Based on all of the above we concluded that the devices in question were the likely source of the malicious messages emanating from that IP.

It is also worth noting that we have observed waves of attacks where most of the messages are coming from similar devices  and/or a single manufacture and then rotate to a new device class.  It is hard to come up with reasonable explanations for this behavior that do not directly implicate the observed devices.

Furthermore, if the above hypothesis is true, most gadgets wouldn’t need to have been "Hacked" or "infected" by remote control software (a "Trojan Horse") in the traditional way personal computers are infected.  Instead they would simply have to have email capability and been configured by attackers as a relay – eg, the attackers would have to have gained access, but not run any clients. Again, in such a scenario, once configured, no remote client for C&C is needed, a malicious outsider can just point at the device and send.  This also means there’s no strong fingerprint in the form of malware left on the device to analyze, and it’s challenging to catch the original sender unless one can sniff network packets in realtime or from the device itself. 

Note also that this doesn’t preclude more sophisticated malware being installed – the devices are mostly running unmodified embedded Linux, and thus will happily run additional code. In fact, since publication, we’ve seen the attackers rotating these devices – we’ve watched formerly open devices get sealed or taken offline, which suggests either suddenly very diligent consumers… or attackers who want to protect their IoT units, and so are switching default passwords and potentially loading more traditional malware vs. simply exploting open relays.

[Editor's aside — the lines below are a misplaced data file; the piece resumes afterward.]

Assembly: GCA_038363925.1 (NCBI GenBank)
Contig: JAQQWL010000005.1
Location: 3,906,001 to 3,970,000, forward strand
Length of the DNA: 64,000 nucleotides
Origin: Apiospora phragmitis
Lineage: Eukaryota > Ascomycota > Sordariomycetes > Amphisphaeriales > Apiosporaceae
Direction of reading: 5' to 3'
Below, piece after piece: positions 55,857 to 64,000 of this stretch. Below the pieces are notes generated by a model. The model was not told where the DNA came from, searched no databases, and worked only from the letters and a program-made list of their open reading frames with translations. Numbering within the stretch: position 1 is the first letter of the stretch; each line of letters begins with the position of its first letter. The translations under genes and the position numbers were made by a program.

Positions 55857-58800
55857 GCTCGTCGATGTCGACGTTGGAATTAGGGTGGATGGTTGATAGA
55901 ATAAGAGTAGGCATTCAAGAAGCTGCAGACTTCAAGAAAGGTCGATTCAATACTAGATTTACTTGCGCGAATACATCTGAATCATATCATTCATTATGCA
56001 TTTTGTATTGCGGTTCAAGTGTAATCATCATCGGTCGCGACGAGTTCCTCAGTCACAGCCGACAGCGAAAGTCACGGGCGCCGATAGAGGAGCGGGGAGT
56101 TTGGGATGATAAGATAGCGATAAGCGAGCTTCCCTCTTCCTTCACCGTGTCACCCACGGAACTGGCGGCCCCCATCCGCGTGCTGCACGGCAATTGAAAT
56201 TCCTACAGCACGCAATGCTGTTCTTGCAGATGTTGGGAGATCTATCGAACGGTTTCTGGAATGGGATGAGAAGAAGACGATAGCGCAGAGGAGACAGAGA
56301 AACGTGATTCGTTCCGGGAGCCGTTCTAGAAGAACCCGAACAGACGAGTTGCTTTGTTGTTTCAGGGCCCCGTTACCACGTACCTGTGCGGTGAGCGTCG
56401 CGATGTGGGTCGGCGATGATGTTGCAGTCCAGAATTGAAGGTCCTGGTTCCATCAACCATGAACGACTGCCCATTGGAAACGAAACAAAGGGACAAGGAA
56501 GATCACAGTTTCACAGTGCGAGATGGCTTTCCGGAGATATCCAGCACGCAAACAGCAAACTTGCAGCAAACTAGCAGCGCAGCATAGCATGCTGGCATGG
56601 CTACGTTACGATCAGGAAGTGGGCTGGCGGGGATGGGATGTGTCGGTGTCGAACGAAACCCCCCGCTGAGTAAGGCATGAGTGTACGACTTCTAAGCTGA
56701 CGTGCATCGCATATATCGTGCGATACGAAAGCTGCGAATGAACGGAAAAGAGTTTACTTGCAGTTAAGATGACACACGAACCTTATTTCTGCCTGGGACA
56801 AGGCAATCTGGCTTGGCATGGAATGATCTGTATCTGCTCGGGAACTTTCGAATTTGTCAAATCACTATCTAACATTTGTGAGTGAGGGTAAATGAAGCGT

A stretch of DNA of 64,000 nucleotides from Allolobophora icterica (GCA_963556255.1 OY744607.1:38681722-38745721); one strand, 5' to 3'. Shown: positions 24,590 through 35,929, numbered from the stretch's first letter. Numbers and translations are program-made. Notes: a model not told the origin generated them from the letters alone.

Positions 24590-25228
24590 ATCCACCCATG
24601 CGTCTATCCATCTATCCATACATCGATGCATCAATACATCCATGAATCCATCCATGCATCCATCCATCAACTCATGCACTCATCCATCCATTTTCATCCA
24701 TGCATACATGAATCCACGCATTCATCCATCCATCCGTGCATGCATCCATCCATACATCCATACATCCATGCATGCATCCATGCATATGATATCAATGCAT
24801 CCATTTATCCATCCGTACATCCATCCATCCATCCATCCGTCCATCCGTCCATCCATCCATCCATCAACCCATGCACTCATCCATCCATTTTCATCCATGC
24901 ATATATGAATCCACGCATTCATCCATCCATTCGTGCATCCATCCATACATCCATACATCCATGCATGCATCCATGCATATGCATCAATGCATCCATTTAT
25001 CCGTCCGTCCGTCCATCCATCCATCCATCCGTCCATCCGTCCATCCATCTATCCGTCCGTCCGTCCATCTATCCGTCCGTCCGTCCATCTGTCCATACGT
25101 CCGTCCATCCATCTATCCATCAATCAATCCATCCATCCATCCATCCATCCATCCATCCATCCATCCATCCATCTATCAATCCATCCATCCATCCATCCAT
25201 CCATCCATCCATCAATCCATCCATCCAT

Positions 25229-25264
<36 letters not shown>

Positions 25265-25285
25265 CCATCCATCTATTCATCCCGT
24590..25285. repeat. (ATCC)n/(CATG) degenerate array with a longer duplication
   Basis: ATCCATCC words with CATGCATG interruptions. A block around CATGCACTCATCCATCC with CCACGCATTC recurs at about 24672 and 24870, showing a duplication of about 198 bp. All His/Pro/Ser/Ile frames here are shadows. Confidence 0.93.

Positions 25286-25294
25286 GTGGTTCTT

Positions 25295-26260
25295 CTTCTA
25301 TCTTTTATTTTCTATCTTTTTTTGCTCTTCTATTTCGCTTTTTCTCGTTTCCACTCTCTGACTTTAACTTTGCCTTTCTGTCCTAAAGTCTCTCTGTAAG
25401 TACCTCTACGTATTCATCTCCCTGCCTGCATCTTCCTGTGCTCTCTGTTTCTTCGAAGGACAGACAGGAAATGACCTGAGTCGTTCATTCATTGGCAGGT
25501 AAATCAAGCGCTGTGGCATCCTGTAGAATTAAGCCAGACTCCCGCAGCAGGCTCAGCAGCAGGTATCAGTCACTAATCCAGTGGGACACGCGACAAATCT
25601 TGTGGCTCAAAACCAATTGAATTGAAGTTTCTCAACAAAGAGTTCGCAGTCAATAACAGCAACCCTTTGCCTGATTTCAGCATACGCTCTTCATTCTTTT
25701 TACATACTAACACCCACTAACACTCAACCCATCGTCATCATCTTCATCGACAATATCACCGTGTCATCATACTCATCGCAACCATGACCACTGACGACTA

(B) Screenshots
For those interested in a little more visual proof, please find below some screenshots from three representative devices (a DVR, what we believe to be a security camera system, a VoIP-gateway and a Router) whose IPs were observed sending malicious mail. 

We captured these on January 14th, 2014 to show that the trend is continuing.  Identifying actual devices is a time consuming manual process for us, these three are just meant to be representative of the wide range of different devices vulnerable to these issues and is by no means comprehensive.

Example of DVR login:

Example of malicious email from that DVR:

Example of malicious email from that DVR

And the source, showing IP octet and URLs:

IP octet and URL

The site has been identified as a potential malware site by VirusTotal, though our sandbox doesn’t see any active malware currently.

Example of Security Camera login:

(Note that common default passwords are listed in many places on the internet, so this is hardly secure!)

Example of malicious email from that Security Camera:

The site has been identified as potential malware site by VirusTotal, though our sandbox doesn’t see any active malware currently.

Example of malicious email from the VOIP gateway:

Malicious email from hte VOIP gateway

Examples of Router login:

One additional note on Routers…
Some folks have asked why we included home routers in an IoT release since concerns about attacks coming from them certainly is not a new development.  Our view is that home routers share almost all the same characteristics of other IoT devices (internet connected, embedded OS, limited-UI, plug-and-play from a consumer perspective) and so given there ubiquity they represent the clearest view of the likely security impacts of millions of similar devices. The track record with them is not good and based on the wide range of other devices we have found in our research, albeit in smaller numbers, it appears many of the newer devices are headed down a similar path.

But that’s what we’ve seen – what have you seen?